Another similarity between BFG and Legend of Tarzan is that they’re both passion projects, willed into existence by their producers and based on classics that a majority of moviegoers, arguably the under 25 bunch, are out of touch with. Dahl’s BFG was nurtured by Frank Marshall and Kathleen Kennedy since the 1990s at Paramount. Robin Williams was even buzzed to play the lead giant. Robin Swicord and Nicholas Kazan took a stab at the script. By September 2011, DreamWorks acquired the rights from the Dahl estate with late E.T. screenwriter Melissa Mathison adapting. Marshall and Kennedy wanted a solid script before pitching it to Steven Spielberg who committed to the project in September 2015.
Late legendary producer Jerry Weintraub was developing a reboot of Tarzan with the gusto of Wolverine and DC Superheros since 2003. By 2008, Stephen Sommers was in talks to direct and co-write, and by November 2012 Harry Potter franchise director David Yates committed with True Blood‘s Skarsgard in the title role. But in April 2013, Warner Bros. stopped production on Yates’ Tarzan because of its spiraling budget, before jump-starting in February 2014.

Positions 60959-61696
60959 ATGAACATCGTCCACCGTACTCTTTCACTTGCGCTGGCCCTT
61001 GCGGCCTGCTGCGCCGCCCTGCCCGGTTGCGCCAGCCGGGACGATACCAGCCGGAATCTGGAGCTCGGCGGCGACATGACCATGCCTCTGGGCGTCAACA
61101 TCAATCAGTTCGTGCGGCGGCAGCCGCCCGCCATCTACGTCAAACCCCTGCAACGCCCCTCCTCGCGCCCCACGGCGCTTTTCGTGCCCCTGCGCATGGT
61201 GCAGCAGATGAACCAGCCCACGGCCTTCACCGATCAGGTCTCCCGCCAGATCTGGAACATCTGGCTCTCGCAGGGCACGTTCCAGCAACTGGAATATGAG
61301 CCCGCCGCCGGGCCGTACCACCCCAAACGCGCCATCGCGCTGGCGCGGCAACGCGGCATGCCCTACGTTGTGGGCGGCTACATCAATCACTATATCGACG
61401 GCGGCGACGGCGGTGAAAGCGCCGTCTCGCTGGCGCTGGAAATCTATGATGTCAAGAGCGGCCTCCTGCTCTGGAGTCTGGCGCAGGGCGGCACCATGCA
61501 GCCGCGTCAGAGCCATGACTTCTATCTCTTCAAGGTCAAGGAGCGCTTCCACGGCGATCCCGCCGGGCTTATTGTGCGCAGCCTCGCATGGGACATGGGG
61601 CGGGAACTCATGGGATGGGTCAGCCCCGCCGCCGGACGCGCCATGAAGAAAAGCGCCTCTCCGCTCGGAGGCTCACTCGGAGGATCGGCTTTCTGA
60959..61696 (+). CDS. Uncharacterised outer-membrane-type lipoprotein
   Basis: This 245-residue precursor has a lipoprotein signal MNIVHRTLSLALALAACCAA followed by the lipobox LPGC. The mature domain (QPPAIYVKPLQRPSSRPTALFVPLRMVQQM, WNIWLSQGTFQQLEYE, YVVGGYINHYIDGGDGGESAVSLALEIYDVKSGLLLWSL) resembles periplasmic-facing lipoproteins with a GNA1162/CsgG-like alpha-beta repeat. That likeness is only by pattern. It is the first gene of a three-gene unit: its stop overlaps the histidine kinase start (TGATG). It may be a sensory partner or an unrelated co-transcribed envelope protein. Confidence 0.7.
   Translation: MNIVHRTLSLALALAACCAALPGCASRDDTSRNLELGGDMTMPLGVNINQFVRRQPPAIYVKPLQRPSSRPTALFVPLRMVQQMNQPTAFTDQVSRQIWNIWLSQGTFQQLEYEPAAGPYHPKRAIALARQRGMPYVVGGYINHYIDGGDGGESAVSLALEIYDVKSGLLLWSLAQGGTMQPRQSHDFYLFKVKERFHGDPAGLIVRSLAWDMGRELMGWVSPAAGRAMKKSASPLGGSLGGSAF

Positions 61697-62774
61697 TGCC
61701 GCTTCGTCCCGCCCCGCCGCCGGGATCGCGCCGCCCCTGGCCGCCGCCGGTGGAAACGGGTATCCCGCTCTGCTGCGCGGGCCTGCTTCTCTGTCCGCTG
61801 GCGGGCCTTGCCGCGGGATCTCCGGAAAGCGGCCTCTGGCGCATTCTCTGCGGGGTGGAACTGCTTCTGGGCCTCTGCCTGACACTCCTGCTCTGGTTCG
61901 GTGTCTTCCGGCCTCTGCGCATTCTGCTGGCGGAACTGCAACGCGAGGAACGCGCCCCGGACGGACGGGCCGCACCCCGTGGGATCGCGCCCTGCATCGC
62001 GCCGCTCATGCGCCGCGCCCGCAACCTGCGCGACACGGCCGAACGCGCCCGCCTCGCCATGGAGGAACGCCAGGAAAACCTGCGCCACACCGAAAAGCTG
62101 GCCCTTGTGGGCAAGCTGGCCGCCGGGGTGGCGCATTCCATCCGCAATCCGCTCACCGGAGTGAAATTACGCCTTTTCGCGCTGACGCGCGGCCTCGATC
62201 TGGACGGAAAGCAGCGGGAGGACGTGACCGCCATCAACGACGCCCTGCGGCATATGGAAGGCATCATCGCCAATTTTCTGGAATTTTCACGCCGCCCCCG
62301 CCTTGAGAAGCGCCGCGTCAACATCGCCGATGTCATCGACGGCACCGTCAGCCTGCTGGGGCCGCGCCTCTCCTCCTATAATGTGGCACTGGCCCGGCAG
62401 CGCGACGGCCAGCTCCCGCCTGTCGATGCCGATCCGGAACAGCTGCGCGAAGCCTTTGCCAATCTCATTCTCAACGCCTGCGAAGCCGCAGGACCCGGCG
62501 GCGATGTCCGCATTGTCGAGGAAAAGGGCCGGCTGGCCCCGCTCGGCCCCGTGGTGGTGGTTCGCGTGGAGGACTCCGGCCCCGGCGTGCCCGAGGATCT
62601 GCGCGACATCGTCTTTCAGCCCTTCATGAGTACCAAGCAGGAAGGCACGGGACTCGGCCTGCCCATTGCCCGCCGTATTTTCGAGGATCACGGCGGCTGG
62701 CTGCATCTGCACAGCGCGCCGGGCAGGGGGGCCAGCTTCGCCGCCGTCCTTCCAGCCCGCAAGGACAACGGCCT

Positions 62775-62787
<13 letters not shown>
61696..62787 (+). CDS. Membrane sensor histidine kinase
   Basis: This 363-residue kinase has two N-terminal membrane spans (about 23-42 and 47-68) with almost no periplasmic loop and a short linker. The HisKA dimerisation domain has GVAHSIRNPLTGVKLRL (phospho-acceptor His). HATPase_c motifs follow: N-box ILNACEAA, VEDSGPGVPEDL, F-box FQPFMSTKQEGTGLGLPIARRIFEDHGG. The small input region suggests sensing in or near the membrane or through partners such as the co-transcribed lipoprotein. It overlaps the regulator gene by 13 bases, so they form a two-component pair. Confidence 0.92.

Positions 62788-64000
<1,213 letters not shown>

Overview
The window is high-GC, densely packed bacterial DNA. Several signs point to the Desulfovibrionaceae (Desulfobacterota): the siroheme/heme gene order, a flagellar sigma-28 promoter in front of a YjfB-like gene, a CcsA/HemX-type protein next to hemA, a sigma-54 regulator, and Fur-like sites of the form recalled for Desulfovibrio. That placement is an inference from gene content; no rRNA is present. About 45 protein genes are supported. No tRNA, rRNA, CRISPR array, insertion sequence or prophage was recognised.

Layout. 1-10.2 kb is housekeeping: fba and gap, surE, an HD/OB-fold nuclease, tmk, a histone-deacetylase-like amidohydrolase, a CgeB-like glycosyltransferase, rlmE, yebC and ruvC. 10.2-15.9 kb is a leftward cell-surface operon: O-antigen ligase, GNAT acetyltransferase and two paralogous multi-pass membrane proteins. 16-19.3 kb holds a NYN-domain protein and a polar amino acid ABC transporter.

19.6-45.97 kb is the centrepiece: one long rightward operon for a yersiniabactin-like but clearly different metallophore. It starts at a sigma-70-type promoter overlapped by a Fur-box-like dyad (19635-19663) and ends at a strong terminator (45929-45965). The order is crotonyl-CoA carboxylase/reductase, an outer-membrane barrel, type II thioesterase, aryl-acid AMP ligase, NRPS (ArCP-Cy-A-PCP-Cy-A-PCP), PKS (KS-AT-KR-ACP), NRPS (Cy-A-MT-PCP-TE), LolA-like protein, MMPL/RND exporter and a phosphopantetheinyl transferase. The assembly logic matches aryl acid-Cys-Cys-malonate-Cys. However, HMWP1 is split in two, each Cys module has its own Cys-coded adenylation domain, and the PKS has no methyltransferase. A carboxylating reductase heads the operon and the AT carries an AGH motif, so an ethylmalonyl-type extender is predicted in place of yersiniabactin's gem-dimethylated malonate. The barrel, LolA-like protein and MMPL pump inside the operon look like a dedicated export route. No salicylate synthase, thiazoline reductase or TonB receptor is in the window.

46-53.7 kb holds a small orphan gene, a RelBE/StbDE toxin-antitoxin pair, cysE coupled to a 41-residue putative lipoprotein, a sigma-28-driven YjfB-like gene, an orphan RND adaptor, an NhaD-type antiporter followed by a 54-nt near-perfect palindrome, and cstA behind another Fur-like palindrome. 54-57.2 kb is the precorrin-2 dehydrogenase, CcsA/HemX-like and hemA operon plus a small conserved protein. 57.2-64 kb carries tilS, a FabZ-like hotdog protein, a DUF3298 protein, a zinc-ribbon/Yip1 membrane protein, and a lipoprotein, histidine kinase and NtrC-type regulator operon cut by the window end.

When it comes to re-introducing these dusty Hollywood classics and ancient adventure novels to the big screen, the writing was already on the wall for Warner Bros (and Disney) in regards to their potential B.O. challenges. Many of the feature adaptations had production costs well north of $200M, and repeatedly failed to open to $50M-plus at the domestic B.O, i.e. Ridley Scott’s 2010 Robin Hood ($36M opening, domestic take of $105M and $321.7M worldwide) and Disney’s $250M sprawling 2012 sci-fi adaptation of another Burroughs title John Carter ($30M opening, $73M domestic, $284M global). While Disney’s The Lone Ranger opened after Tarzan returned to production, many knew that picture was already in danger. The $215M production tanked with a $29.2M opening, domestic B.O. of $89.3M and global of $260.5M.